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State senators push for new regent selection process

Jeff Steinborn

Two state senators are pushing to depoliticize the selection of university regents — a process that frequently bogs down in the Legislature.

Sen. Jeff Steinborn, D-Las Cruces, and Sen. Mark Moores, R-Albuquerque, have sponsored a constitutional amendment calling for the creation of a bipartisan nomination committee to evaluate regents candidates. The committee would come up with a list of potential regents and forward it the governor, who would make the final selections.

Mark Moores

Currently, the governor alone is responsible for choosing all regents besides the student representative, although the Senate then votes on confirmation.

Steinborn argues that the proposed nomination committee would open up the job to a broader range of candidates.

“I do recognize we have some very good regents and have through the years, but it has also been treated as just a political plum job for some people who clearly have no basis in higher education,” Steinborn said. “We want to make sure we have the best people leading our higher education institutions.”

Moores said he hopes the new system would put an end to the frequent political clashes between the Legislature and governor during the confirmation process.

Gov. Susana Martinez is still trying to get 11 university regents confirmed after months of delays. In total, nearly 70 appointees to various boards and commissions are awaiting a decision from the Senate Rules Committee.

The logjam “doesn’t serve any of the universities and doesn’t serve the state,” Moores said.

“I want to come up with a better system that gets people with merit, not political connections, on these boards of regents so they can be run efficiently,” he said.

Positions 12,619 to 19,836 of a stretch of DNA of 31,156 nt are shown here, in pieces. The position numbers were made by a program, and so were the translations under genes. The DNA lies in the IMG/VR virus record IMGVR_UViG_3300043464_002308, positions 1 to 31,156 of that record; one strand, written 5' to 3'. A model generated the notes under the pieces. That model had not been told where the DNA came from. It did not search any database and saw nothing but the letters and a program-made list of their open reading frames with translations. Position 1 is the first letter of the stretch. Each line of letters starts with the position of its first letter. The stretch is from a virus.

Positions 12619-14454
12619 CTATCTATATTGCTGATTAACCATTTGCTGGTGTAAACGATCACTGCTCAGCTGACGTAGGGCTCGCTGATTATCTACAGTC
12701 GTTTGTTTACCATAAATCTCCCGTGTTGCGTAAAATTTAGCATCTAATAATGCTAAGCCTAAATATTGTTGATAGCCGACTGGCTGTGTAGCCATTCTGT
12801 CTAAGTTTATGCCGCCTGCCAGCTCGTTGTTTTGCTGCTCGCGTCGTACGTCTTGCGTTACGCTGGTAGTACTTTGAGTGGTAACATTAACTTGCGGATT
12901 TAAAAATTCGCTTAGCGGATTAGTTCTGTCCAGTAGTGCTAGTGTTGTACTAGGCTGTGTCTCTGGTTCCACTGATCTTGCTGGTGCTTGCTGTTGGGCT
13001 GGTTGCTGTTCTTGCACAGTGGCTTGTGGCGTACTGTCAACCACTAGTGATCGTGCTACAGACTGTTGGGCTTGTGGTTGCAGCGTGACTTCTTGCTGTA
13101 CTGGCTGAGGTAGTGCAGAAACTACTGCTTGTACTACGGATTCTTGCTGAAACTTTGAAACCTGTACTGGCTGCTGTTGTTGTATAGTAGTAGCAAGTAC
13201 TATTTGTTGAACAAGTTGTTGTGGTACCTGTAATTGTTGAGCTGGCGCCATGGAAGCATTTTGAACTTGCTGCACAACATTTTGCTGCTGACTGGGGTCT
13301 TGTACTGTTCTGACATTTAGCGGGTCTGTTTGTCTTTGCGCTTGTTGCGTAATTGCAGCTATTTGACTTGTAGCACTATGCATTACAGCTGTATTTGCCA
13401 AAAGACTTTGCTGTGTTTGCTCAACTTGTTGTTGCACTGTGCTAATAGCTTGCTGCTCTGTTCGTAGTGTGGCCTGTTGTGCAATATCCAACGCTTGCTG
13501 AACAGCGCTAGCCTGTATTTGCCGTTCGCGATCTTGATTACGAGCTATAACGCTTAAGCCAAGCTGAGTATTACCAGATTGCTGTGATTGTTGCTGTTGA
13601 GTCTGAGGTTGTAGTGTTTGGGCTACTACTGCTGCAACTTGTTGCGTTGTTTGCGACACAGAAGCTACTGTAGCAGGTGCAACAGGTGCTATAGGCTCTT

Under the proposed amendment, no more than half of the nominating committee members would come from the same political party.

The plan isn’t new — Steinborn has taken on regent selection practices annually for the past several years.

But Steinborn said he thinks the amendment could make it through the Legislature this time and finally get on the ballot.

A growing number of lawmakers are supportive, including some who opposed previous incarnations of the proposal, Steinborn said.

Moores, in fact, was in that camp, but Steinborn made some changes to the amendment and won his backing.

“Sen. Steinborn is very tenacious,” Moores said. “I think this is the time to do it.”

With Martinez entering the last year of her tenure, the amendment would go into effect at the beginning of a new administration if it wins approval from lawmakers and voters.

Similar regent nomination committees have been successful in other states, according to a 2008 Michigan State University study.

The paper — titled “The Relationship Between Selection Processes of Public Trustees and State Higher Education Performance” — notes that top-performing states require regents to meet certain qualifications and have systems in place to scrutinize their fitness for the job.

New Mexico was rated among the five lowest-performing states.

“There is no evidence of clear qualifications or scrutiny among the bottom-performing states,” the study says.

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